Diabetes may significantly increase risk of dementia

Japanese study finds diabetes patients twice as likely to develop dementia than those without;

By UNIVERSITY OF MICHIGAN HEALTH SYSTEM
September 24, 2011 03:31
2 minute read.
[illustrative photo]

Old elderly dementia alzheimers 311 STOCK. (photo credit: Thinkstock/Imagebank)

 
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ST. PAUL, Minn. – People with diabetes appear to be at a significantly increased risk of developing dementia, according to a study published in the September 20, 2011, print issue of Neurology, the medical journal of the American Academy of Neurology.

“Our findings emphasize the need to consider diabetes as a potential risk factor for dementia,” said study author Yutaka Kiyohara, MD, PhD, of Kyushu University in Fukuoka, Japan. “Diabetes is a common disorder, and the number of people with it has been growing in recent years all over the world. Controlling diabetes is now more important than ever.”

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People with diabetes were more likely to develop Alzheimer’s disease and other types of dementia, such as vascular dementia, which occurs when there is damage to blood vessels that eventually deprive the brain of oxygen.

For the study, a total of 1,017 people who were age 60 and older were given a glucose (sugar) tolerance test after an overnight fast to determine if they had diabetes. Study participants were monitored for an average of 11 years and then tested for dementia. During the study, 232 people developed dementia.

The study found that people with diabetes were twice as likely to develop dementia as people with normal blood sugar levels. Of the 150 people with diabetes, 41 developed dementia, compared to 115 of the 559 people without diabetes who developed dementia.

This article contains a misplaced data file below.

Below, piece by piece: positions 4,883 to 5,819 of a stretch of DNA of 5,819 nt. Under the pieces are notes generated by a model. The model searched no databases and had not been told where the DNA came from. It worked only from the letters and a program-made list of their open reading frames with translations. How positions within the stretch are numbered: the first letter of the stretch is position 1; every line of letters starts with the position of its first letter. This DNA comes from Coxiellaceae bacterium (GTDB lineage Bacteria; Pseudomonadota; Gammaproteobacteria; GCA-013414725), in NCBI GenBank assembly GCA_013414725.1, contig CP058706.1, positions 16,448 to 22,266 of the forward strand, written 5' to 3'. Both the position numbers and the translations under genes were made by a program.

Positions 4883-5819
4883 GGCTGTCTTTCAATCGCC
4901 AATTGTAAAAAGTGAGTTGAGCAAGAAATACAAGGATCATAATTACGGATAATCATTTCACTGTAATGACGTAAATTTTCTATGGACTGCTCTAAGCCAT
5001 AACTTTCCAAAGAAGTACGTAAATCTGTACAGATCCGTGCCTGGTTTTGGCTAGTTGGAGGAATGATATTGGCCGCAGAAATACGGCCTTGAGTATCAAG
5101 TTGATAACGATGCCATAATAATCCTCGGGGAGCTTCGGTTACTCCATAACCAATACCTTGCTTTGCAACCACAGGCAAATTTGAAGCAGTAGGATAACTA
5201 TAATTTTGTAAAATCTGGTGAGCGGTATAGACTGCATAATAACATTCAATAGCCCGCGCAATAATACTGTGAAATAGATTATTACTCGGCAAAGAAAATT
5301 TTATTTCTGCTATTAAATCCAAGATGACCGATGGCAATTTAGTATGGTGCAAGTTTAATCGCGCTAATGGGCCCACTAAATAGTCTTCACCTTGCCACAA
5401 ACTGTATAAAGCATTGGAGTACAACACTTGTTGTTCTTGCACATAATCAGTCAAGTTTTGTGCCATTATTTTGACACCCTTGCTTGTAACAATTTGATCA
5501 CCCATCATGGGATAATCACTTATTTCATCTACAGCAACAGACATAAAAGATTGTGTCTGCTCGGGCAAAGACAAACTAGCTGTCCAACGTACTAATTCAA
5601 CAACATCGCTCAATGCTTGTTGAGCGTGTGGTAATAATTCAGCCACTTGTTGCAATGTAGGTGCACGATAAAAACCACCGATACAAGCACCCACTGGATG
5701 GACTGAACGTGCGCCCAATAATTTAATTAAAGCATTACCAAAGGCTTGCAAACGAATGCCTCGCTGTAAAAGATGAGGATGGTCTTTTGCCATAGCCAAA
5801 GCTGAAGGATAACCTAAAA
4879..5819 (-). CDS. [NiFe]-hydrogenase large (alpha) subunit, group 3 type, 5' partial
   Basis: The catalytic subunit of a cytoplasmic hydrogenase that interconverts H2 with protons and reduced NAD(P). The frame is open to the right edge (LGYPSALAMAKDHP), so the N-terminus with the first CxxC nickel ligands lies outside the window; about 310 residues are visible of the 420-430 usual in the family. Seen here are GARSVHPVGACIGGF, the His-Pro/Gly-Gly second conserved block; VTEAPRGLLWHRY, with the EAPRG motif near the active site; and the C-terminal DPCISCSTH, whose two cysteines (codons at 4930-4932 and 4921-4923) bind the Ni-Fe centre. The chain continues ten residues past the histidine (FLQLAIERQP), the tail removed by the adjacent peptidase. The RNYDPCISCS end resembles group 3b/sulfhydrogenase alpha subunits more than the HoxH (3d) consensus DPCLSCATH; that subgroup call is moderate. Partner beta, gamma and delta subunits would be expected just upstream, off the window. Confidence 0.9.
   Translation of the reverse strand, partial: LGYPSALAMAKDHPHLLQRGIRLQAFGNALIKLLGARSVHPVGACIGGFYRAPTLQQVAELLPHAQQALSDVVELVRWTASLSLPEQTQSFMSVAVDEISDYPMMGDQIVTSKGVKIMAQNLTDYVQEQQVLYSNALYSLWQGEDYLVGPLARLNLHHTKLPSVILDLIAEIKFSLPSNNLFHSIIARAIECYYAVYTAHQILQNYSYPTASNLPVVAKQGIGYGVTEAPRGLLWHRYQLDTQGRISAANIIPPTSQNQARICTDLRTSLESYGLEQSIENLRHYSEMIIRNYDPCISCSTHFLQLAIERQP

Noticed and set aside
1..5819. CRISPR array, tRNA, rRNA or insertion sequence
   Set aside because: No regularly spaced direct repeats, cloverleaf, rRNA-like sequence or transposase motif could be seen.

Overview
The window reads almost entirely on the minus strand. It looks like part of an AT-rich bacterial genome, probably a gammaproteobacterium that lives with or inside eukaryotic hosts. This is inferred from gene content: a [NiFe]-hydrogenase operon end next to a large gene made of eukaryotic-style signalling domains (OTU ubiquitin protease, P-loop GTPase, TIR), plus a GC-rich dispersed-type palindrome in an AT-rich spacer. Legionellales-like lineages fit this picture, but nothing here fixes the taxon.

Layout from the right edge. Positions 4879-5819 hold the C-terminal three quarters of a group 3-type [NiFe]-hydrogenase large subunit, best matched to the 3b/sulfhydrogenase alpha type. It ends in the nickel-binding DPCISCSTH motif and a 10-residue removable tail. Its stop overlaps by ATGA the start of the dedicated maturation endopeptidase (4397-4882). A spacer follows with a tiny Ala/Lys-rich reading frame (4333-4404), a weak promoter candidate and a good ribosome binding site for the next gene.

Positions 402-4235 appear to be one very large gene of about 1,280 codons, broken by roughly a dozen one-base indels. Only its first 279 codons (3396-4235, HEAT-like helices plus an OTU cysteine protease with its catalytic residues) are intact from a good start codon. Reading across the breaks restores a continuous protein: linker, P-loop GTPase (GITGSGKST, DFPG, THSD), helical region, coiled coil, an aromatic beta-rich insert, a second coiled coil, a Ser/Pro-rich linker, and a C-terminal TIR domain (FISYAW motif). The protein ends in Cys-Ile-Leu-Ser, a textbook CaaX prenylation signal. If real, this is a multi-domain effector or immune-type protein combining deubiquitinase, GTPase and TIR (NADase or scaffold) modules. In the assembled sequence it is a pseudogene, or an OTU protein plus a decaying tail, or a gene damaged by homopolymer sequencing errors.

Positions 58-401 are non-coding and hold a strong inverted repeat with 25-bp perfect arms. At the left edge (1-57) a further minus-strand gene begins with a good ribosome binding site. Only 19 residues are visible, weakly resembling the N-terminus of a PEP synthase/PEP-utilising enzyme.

The results remained the same after the researchers accounted for factors such as high blood pressure, high cholesterol and smoking. The risk of dementia was also higher in people who did not have diabetes, but had impaired glucose tolerance, or were “pre-diabetes.”


In addition, the study found the risk of developing dementia significantly increased when blood sugar was still high two hours after a meal.

This study was supported by the Japanese Ministry of Education, Culture, Sports, Science and Technology and the Ministry of Health, Labor and Welfare.

The American Academy of Neurology, an association of more than 24,000 neurologists and neuroscience professionals, is dedicated to promoting the highest quality patient-centered neurologic care. A neurologist is a doctor with specialized training in diagnosing, treating and managing disorders of the brain and nervous system such as Alzheimer’s disease, stroke, migraine, multiple sclerosis, brain injury, Parkinson’s disease and epilepsy.

For more information about the American Academy of Neurology, visit http://www.aan.com.

This article was first published on www.newswise.com

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